The relationship between knowledge and visual forms has changed as tools and platforms used for data display, discovery, and modeling have become ubiquitous. These practices raise basic questions about the nature of visual epistemology—whether it is a primary, secondary, or tertiary form of knowledge. This talk addresses some of the ways these practices and the assumptions on which they are based raise concerns for work in the humanities, broadly considered. Current projects in computational and digital scholarship form one set of focus points for this talk, but the argument stresses conceptual continuities between analog and digital practices in order to call attention to the particular features of computational work in information visualization. At stake are questions of cultural authority and the politics of representation as well as issues in the status of visuality as they relate to future research.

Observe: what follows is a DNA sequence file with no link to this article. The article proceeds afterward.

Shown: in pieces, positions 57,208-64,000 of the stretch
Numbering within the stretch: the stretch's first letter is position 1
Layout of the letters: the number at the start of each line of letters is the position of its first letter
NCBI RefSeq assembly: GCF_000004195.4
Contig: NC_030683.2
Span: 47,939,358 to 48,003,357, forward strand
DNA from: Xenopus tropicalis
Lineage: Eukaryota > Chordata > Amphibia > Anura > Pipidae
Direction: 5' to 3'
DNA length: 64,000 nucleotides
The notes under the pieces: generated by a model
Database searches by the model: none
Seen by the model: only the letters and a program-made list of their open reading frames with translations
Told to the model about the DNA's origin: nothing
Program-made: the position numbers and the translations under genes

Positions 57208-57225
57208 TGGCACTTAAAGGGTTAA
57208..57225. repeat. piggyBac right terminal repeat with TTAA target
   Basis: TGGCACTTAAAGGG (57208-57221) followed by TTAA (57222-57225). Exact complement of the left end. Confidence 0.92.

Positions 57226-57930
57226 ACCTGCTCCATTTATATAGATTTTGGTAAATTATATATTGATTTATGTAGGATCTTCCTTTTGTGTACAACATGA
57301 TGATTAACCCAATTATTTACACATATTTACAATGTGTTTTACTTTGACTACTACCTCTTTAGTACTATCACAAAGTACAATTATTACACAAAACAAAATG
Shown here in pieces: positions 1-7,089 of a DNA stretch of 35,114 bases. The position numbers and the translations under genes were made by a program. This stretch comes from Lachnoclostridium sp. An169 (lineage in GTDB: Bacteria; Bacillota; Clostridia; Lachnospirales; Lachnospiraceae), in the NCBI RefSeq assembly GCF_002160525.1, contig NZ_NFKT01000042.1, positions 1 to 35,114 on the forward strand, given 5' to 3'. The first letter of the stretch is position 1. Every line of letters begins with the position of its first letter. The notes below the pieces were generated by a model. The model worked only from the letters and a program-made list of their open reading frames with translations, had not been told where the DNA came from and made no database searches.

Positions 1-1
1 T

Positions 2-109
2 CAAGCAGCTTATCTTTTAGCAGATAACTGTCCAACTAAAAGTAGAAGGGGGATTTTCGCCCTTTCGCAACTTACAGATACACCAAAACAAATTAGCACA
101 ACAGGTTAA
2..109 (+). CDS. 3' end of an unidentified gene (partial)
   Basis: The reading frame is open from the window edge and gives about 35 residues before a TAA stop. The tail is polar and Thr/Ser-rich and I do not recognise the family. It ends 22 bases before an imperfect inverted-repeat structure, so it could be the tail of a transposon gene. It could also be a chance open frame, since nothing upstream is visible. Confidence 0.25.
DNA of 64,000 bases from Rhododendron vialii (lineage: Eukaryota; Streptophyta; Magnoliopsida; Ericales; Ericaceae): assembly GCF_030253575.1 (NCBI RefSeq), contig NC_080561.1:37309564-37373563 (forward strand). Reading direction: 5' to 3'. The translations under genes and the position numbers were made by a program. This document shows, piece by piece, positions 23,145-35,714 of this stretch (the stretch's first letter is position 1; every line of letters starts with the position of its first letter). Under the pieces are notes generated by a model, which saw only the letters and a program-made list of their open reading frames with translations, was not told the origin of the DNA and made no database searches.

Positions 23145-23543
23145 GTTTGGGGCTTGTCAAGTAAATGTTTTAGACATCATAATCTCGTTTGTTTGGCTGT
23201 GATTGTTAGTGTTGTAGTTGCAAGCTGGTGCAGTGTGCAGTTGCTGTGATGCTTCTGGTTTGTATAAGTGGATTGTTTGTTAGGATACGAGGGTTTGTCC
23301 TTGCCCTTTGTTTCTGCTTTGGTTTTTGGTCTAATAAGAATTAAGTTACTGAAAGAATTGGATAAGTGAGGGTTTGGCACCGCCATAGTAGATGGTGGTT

In our dynamic world, art reflects conditional reality, and design contributes to further development of global societies. At Parsons School of Design, rigorous practice and critical scholarship prepares students to become leading agents of commentary and change.
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